When creating that recipe, make sure you include “Entry URL” as one of the fields that’s recorded in the spreadsheet; that’ll be necessary for pulling in the rest of the metrics for each post.

Also, IFTTT shortens URLs by default, which you’ll want to turn off, since the shortened URLs won’t mean anything to the APIs we’re using later. You can find that setting in your account preferences.

Pulling Google Analytics

One of the beautiful things about using a Google Spreadsheet for tracking this metric is the easy integration with Google Analytics. There’s an add-on for Google Spreadsheets that makes pulling in just about any metric a simple process. The only downside is that even after setting things up correctly, you’ll still need to manually refresh the data.

To get started,  install the add-on. You’ll want to do so while using an account that has access to your Google Analytics.

Then, create a new report; you’ll find the option under “Add-ons > Google Analytics:”

Select the GA account info that contains the metrics you want to see, and choose the metrics you’d like to track. Put “Page” in the field for “Dimensions;” that’ll allow you to reference the resulting report by URL.

You can change the report’s configuration later on, and if you’d like extra help figuring out how to fiddle with it, check out Google’s documentation.

This will create (at least) two new tabs on your spreadsheet; one for Report Configuration, and one for each of the metrics you included when creating the report. On the Report Configuration tab, you’ll want to be sure you set the date range appropriately (I’d recommend setting the end date fairly far in the future, so you don’t have to go back and change it later). To make things run a bit quicker, I’d also recommend setting a filter for the section(s) of your site you’d like to evaluate. Last but not least, the default value for “Max Results” is 1,000, so if you have more pages than that, I’d change that, as well (the max value is 10,000).

Got it all set up? Run that puppy! Head to Add-ons > Google Analytics > Run Reports. Each time you return to this spreadsheet to update your info, you’ll want to click “Run Reports” again, to get the most up-to-date stats.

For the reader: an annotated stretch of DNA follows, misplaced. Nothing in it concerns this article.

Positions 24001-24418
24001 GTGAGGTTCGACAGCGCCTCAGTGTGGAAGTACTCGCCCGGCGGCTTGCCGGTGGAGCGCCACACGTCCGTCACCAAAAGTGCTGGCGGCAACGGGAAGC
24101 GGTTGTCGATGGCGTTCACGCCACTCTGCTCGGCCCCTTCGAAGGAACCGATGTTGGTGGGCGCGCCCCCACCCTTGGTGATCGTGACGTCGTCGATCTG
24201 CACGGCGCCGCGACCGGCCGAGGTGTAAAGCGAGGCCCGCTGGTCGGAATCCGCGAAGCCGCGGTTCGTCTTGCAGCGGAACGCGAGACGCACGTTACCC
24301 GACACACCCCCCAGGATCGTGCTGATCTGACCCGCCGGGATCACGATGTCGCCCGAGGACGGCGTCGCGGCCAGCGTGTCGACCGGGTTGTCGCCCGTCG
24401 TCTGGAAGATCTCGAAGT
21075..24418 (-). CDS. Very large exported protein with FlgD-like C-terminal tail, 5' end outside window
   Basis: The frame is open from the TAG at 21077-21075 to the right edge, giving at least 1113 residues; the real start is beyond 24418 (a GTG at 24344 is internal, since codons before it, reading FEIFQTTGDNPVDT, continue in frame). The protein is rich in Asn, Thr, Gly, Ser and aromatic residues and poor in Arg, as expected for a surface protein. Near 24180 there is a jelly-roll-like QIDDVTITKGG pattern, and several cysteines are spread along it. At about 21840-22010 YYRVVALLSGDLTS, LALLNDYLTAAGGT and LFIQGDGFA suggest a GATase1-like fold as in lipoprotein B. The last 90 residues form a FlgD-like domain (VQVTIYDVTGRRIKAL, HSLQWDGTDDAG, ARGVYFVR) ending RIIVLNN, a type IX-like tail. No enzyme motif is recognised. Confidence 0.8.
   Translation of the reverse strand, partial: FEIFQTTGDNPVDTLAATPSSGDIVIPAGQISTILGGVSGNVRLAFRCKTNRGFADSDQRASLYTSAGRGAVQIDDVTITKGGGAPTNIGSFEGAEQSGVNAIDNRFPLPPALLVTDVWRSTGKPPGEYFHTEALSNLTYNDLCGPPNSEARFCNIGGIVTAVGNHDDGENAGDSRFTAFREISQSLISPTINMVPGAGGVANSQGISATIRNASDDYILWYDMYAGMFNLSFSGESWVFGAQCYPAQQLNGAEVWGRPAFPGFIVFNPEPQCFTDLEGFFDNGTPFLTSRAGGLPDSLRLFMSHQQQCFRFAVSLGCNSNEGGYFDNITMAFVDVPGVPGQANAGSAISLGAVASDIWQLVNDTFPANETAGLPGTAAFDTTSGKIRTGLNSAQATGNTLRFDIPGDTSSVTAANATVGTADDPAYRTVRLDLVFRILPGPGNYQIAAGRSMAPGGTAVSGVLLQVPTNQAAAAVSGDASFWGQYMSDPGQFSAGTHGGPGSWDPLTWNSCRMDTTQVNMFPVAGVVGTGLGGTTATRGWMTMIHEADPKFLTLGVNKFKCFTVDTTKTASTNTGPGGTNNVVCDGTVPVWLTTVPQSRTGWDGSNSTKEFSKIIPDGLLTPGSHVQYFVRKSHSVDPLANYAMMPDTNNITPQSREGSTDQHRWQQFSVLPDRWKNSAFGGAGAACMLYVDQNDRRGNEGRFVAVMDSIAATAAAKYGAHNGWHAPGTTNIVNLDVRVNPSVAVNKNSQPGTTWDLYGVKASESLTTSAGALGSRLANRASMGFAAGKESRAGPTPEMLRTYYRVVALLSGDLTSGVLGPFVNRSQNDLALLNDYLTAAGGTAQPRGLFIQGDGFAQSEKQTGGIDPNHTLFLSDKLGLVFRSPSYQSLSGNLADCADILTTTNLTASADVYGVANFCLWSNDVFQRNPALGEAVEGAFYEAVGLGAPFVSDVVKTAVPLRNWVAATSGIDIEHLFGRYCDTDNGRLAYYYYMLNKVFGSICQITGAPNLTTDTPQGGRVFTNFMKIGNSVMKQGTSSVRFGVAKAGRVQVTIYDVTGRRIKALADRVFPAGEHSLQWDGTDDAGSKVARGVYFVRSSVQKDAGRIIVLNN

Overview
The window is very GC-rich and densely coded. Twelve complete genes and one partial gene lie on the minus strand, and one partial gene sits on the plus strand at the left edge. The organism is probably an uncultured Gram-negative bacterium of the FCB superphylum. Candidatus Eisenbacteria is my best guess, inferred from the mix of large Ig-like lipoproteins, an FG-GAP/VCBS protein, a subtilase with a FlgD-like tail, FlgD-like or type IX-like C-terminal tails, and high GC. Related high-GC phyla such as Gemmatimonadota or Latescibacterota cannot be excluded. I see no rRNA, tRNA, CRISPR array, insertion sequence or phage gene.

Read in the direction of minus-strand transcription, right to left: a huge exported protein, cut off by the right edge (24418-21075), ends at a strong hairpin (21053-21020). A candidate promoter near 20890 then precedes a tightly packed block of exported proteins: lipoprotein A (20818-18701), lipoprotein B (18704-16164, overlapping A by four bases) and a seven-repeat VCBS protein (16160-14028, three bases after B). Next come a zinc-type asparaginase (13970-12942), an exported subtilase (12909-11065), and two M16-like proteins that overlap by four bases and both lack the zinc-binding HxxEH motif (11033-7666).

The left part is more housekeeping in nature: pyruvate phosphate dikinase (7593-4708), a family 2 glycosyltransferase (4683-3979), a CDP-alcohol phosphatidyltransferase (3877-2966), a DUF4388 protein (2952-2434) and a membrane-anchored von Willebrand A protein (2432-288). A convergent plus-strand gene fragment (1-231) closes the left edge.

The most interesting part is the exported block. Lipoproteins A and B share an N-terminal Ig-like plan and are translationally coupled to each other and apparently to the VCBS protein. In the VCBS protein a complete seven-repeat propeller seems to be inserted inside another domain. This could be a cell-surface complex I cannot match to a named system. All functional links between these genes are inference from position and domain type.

There’s one more step. Your data is now in a table on the wrong worksheet, so we need to pull it over using the VLOOKUP formula. Essentially, you’re telling Excel, “See that URL over there? Find it in the table on that report tab, and tell me what the number is next to it.” If you haven’t used VLOOKUP before, it’s well worth learning. There’s a fantastic  explanation over at Search Engine Watch if you could use a primer (or a refresher).

Pulling in social metrics with scripts

This is a little trickier, as Google Spreadsheets doesn’t include a way to pull in social metrics, and that info ins’t included in GA. The solution? We create our own functions for the spreadsheet to use.

Relax; it’s not as hard as you’d think. =)

I’ll go over Facebook, Twitter, and Google Plus here, though the process would undoubtedly be similar for any other social network you’d like to measure.

We start in the script editor, which you’ll find under the tools menu:

If you’ve been there before, you’ll see a list of scripts you’ve already made; just click “Create a New Project.” If you’re new to Google Scripts, it’ll plop you into a blank project—you can just dismiss the popup window that tries to get you started.

Google Scripts organizes what you create into “projects,” and each project can contain multiple scripts. You’ll only need one project here—just call it something like “Social Metrics Scripts”—and then create a new script within that project for each of the social networks you’d like to include as an ingredient in your One Metric.

Once you have a blank script ready for each network, go through one by one, and paste the respective code below into the large box in the script editor (make sure to replace the default “myFunction” code).

function fbshares(url) {
var jsondata = UrlFetchApp.fetch("http://api.facebook.com/restserver.php?method=links.getStats&format=json&urls="+url);
var object = Utilities.jsonParse(jsondata.getContentText());
return object[0].total_count;
Utilities.sleep(1000)
}
function tweets(url) {
var jsondata = UrlFetchApp.fetch("http://urls.api.twitter.com/1/urls/count.json?url="+url);
var object = Utilities.jsonParse(jsondata.getContentText());
Utilities.sleep(1000)